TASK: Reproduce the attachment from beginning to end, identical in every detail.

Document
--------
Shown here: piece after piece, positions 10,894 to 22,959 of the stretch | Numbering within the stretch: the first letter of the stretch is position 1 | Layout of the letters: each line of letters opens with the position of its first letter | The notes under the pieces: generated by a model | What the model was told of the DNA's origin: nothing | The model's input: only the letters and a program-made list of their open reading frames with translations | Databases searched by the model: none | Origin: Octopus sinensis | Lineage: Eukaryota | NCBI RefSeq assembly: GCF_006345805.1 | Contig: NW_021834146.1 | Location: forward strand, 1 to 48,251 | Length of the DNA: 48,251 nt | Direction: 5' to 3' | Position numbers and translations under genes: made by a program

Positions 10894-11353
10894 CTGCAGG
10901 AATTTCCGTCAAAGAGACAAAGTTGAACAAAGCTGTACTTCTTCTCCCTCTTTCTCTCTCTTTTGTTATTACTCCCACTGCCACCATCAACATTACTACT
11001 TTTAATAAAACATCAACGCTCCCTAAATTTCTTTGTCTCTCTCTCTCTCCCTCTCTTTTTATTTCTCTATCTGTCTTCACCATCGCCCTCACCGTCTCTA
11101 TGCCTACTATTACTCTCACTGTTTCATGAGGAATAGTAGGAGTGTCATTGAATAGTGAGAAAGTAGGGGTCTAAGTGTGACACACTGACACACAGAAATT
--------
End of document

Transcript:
Shown here: piece after piece, positions 10,894 to 22,959 of the stretch | Numbering within the stretch: the first letter of the stretch is position 1 | Layout of the letters: each line of letters opens with the position of its first letter | The notes under the pieces: generated by a model | What the model was told of the DNA's origin: nothing | The model's input: only the letters and a program-made list of their open reading frames with translations | Databases searched by the model: none | Origin: Octopus sinensis | Lineage: Eukaryota | NCBI RefSeq assembly: GCF_006345805.1 | Contig: NW_021834146.1 | Location: forward strand, 1 to 48,251 | Length of the DNA: 48,251 nt | Direction: 5' to 3' | Position numbers and translations under genes: made by a program

Positions 10894-11353
10894 CTGCAGG
10901 AATTTCCGTCAAAGAGACAAAGTTGAACAAAGCTGTACTTCTTCTCCCTCTTTCTCTCTCTTTTGTTATTACTCCCACTGCCACCATCAACATTACTACT
11001 TTTAATAAAACATCAACGCTCCCTAAATTTCTTTGTCTCTCTCTCTCTCCCTCTCTTTTTATTTCTCTATCTGTCTTCACCATCGCCCTCACCGTCTCTA
11101 TGCCTACTATTACTCTCACTGTTTCATGAGGAATAGTAGGAGTGTCATTGAATAGTGAGAAAGTAGGGGTCTAAGTGTGACACACTGACACACAGAAATT